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Cyber-Security Training

  • Acceptable Use Policy – Specifically indicate what is permitted versus what is prohibited to protect the corporate systems from unnecessary exposure to risk. Include resources such as internal and external e-mail use, social media, web browsing (including acceptable browsers and websites), computer systems, and downloads (whether from an online source or flash drive). This policy should be acknowledged by every employee with a signature to signify they understand the expectations set forth in the policy.
  • Confidential Data Policy – Identifies examples of data your business considers confidential and how the information should be handled. This information is often the type of files which should be regularly backed up and are the target for many cybercriminal activities.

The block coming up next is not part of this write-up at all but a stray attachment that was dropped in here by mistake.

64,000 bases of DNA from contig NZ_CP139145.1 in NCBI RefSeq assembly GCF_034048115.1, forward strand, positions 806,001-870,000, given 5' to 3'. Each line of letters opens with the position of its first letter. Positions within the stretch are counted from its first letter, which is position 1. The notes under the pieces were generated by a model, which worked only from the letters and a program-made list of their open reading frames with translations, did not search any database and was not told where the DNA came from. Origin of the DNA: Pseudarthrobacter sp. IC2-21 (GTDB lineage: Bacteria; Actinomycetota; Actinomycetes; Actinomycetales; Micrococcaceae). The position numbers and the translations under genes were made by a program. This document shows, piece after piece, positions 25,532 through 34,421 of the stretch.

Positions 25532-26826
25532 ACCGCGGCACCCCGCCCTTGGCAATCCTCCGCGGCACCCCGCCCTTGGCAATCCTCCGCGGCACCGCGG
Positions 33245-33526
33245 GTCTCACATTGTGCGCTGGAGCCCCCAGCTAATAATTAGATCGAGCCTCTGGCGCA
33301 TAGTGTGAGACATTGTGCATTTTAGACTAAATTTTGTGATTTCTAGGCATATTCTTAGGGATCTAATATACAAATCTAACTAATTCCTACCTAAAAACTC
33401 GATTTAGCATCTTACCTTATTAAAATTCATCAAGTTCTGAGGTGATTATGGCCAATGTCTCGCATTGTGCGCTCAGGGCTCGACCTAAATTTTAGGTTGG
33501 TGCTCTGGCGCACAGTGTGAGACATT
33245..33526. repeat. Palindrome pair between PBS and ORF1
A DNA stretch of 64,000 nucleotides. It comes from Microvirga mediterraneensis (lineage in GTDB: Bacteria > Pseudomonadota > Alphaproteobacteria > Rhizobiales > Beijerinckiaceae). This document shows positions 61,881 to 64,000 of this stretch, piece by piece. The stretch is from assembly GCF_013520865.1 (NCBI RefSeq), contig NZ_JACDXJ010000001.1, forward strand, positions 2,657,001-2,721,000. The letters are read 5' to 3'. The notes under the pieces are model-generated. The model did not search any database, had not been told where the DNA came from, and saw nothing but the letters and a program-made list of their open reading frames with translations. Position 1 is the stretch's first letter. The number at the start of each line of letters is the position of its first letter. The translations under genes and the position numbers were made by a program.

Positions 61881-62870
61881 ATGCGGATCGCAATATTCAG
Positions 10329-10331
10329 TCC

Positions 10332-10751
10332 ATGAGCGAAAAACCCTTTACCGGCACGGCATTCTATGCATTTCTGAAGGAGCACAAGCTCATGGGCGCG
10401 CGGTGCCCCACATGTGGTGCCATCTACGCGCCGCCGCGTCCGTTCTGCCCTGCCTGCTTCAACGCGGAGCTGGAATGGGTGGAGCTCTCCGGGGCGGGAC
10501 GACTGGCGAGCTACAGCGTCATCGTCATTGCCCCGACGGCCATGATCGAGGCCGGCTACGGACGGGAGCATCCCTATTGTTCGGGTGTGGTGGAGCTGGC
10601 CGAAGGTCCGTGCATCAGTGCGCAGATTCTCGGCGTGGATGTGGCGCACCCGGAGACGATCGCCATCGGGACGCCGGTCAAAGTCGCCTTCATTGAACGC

• E-mail Policy – E-mail can be a convenient method for conveying information however the written record of communication also is a source of liability should it enter the wrong hands. Having an e-mail policy creates a consistent guidelines for all sent and received e-mails and integrations which may be used to access the company network.
  • BYOD/Telecommuting Policy – The Bring Your Own Device (BYOD) policy covers mobile devices as well as network access used to connect to company data remotely. While virtualization can be a great idea for many businesses, it is crucial for staff to understand the risks smart phones and unsecured WiFi present.